“We’ve given up everything to follow you. What will we get?”Matthew 19:27 NLT
Now put yourself in Jesus’ shoes and tell me what would be your reaction to Peter’s question? I mean, what if your spouse told you on your golden anniversary, “I’ve sacrificed my own independence so I could live with your for 50 years now. What do I get for it?” Wanting a prize at the end of the 50 years kind of makes the 50 year relationship look meaningless doesn’t it? I mean did you get married for a prize and reward, or did you get married to spend the rest of your life with someone you love? By asking the question, Peter puts himself in the same situation as the rich man. Both are asking about a reward, not realizing a relationship with Jesus is its own reward! Peter got to walk with Jesus for 3 1/2 years. What more could he want? If the Queen of England came to Florida to visit me for a couple days, at the end of two days I sure would not be asking her, “What do I get for spending time with you?” If she graced me with her presence that would be reward enough-how much more so with God!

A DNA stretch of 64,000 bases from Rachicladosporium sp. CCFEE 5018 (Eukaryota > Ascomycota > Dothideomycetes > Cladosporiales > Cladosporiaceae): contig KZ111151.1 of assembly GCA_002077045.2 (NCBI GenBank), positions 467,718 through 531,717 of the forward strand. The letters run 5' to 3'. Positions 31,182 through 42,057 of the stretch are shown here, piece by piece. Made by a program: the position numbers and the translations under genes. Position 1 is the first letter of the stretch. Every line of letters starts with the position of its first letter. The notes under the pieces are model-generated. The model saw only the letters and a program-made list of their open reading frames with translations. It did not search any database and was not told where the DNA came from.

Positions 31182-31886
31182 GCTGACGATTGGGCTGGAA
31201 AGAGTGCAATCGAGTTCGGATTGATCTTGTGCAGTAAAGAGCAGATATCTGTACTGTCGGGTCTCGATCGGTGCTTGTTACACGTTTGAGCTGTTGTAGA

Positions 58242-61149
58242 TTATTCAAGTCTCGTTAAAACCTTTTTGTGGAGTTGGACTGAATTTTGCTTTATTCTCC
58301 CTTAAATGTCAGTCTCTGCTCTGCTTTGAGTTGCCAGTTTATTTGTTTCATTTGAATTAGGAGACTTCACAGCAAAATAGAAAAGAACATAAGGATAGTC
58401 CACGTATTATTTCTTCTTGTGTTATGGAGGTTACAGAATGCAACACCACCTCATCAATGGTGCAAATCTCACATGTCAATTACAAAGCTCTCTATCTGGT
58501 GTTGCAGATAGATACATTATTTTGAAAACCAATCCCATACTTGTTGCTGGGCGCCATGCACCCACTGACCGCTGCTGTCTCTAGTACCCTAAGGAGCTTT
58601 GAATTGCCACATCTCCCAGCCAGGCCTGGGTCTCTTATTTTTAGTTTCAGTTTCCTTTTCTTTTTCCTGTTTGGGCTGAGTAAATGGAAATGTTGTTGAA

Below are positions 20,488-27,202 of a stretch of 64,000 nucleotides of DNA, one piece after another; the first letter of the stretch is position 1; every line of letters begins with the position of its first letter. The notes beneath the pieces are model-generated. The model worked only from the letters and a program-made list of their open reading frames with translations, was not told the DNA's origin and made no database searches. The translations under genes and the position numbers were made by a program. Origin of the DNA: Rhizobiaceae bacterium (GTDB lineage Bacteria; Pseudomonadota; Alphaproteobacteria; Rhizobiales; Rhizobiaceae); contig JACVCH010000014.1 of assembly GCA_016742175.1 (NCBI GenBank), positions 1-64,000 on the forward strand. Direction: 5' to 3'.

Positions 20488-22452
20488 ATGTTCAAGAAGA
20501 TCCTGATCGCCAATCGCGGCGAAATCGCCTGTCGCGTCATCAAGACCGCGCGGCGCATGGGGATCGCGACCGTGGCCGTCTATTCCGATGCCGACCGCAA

Sure you can read on in Matthew 19:28-30 NLT, where Jesus tells Peter He will be well taken care of temporally as well as spiritually, But Jesus does add in verse 30,
But many who are the greatest now will be least important then, and those who seem least important now will be the greatest then.
Those who “seemed” least important are those who were keeping the commandments, not with a self-serving agenda of becoming great, but rather keeping them simply because they love Jesus and consider their relationship with Him to be their greatest treasure.
He regards more the love and faithfulness with which we work than the amount we do. –Ellen White, Christ Object Lesson, Page 402